The First Smartphone Was a Complete Failure

The IBM Simon

The IBM Simon

The IBM Simon is often referred to as the world’s first smartphone, being the first handset to incorporate PDA features and email along with being able to make and receive calls.

 
 

Going on sale in August, 1994, the Simon was certainly an ugly brute, and a commercial failure at the time. But it's now a collectors item, and has had a massive influence on the DNA of the modern smartphone as we know it. The Smithsonian Institute even has one on display.

ibm simon advertisement

This bad boy could both send and receive faxes and emails along with other nifty PDA features. However, the device had to be connected to a computer in order to do so, due to the lack of wireless internet connectivity in the early 90's! 

The device was never referred to as a smartphone at the time, and it’s definitely not a smartphone as we know them today. There's no apps and certainly no chance of getting a game of angry birds out of the thing, but at the time this was a cutting-edge unit.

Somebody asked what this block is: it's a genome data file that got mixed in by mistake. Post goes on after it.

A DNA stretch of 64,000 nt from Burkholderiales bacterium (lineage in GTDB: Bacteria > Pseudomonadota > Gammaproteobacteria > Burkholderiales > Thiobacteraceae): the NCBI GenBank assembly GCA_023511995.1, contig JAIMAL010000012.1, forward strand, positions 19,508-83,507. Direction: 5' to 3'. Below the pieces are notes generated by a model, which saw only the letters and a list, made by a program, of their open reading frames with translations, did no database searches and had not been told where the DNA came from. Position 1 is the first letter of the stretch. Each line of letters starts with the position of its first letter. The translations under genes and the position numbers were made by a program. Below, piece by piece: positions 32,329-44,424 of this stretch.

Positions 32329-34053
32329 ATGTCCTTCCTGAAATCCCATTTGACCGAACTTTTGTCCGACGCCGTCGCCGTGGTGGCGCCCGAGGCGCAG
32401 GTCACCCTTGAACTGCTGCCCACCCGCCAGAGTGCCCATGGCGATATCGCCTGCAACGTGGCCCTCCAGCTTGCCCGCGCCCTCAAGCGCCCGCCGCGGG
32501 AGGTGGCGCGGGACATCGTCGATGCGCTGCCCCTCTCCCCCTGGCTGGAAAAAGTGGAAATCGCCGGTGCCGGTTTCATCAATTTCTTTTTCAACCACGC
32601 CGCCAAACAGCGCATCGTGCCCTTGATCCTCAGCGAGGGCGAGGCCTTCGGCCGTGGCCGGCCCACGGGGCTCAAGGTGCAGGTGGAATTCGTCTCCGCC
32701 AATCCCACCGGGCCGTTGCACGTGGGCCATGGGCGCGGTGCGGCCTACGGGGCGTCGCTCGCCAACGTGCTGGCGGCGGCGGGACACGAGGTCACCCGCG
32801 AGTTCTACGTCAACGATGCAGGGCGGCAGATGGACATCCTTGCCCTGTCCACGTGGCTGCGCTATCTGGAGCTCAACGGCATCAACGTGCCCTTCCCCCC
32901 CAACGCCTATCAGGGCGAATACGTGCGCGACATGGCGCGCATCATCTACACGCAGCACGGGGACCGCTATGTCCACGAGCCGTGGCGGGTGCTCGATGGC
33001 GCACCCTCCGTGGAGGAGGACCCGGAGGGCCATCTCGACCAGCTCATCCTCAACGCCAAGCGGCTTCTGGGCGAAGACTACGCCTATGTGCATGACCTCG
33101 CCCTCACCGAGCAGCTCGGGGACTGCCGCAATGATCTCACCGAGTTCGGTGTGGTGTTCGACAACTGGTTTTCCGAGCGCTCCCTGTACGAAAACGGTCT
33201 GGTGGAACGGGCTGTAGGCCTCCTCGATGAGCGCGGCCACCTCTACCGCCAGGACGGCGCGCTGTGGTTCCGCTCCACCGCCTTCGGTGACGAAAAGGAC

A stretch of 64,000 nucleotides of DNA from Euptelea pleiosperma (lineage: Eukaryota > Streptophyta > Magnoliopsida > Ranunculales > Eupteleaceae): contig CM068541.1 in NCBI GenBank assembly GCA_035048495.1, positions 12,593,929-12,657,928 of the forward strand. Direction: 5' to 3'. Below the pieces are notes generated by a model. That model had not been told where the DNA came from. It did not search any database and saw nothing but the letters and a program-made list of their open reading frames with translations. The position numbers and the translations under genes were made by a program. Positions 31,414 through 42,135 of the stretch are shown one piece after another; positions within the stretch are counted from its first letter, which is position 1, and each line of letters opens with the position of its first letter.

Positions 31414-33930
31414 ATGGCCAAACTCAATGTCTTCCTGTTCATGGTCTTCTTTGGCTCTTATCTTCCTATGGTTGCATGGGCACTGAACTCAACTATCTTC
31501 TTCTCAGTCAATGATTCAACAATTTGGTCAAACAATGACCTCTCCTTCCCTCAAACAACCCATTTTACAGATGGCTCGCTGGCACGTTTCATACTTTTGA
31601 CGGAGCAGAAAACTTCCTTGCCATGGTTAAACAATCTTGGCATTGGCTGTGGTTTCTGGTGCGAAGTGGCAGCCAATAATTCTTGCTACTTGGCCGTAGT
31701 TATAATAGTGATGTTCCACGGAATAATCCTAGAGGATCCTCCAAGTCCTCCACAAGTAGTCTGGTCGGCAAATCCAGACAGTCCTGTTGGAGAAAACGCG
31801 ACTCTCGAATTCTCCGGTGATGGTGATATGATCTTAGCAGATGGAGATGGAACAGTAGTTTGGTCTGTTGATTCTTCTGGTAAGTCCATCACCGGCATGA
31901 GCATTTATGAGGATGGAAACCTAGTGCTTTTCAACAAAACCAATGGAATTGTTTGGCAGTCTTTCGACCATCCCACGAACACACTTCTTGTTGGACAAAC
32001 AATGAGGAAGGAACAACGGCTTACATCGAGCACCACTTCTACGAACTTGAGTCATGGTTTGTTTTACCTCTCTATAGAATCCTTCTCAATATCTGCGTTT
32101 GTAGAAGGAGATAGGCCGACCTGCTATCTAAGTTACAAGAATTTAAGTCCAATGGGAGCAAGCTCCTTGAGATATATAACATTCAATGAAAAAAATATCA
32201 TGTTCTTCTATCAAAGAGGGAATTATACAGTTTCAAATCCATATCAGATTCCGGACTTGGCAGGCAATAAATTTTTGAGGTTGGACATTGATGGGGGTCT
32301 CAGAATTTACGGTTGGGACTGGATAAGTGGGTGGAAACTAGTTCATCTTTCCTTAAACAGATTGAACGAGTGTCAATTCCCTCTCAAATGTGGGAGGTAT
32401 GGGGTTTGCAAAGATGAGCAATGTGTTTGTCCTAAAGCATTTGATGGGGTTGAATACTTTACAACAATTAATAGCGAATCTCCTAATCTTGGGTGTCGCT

"Here I was, talking to someone with access to my calendar, e-mail, and much more, with only a phone in my hand. That simple moment is when I realized the world was about to change."
- Frank Canova, IBM lead architect & Simon inventor.

Simon also lacked a browser, which isn’t really surprising, considering desktop computers were just beginning to start featuring them around this time.

The unit cost $1,100 at launch, which was pretty expensive in the mid-90’s. But when you consider the level of technology it featured, it wasn’t overly pricey - it even had a touchscreen!

Aesthetically the device left a lot to be desired, it was a bulky handset, weighing in at about 500 grams and resembling a brick in the truest sense of the word. Ultimately, this would be the phone's downfall, with flip-phones becoming the must-have mobile around the time of Simons launch.

IBM Simon next to iPhone 4

IBM Simon next to iPhone 4

The device was heavily hyped before its release. But unfortunately for poor Simon, the phone never really took off, and was taken off the market after a mere 6 months.

With a trend towards smaller, more pocketable devices with better battery lives, the Simon only sold approximately 50,000 units. In the end the device was ahead of its time, lacking the supporting technologies such as high-speed internet and long-lasting battery to make it a really useful tool. 


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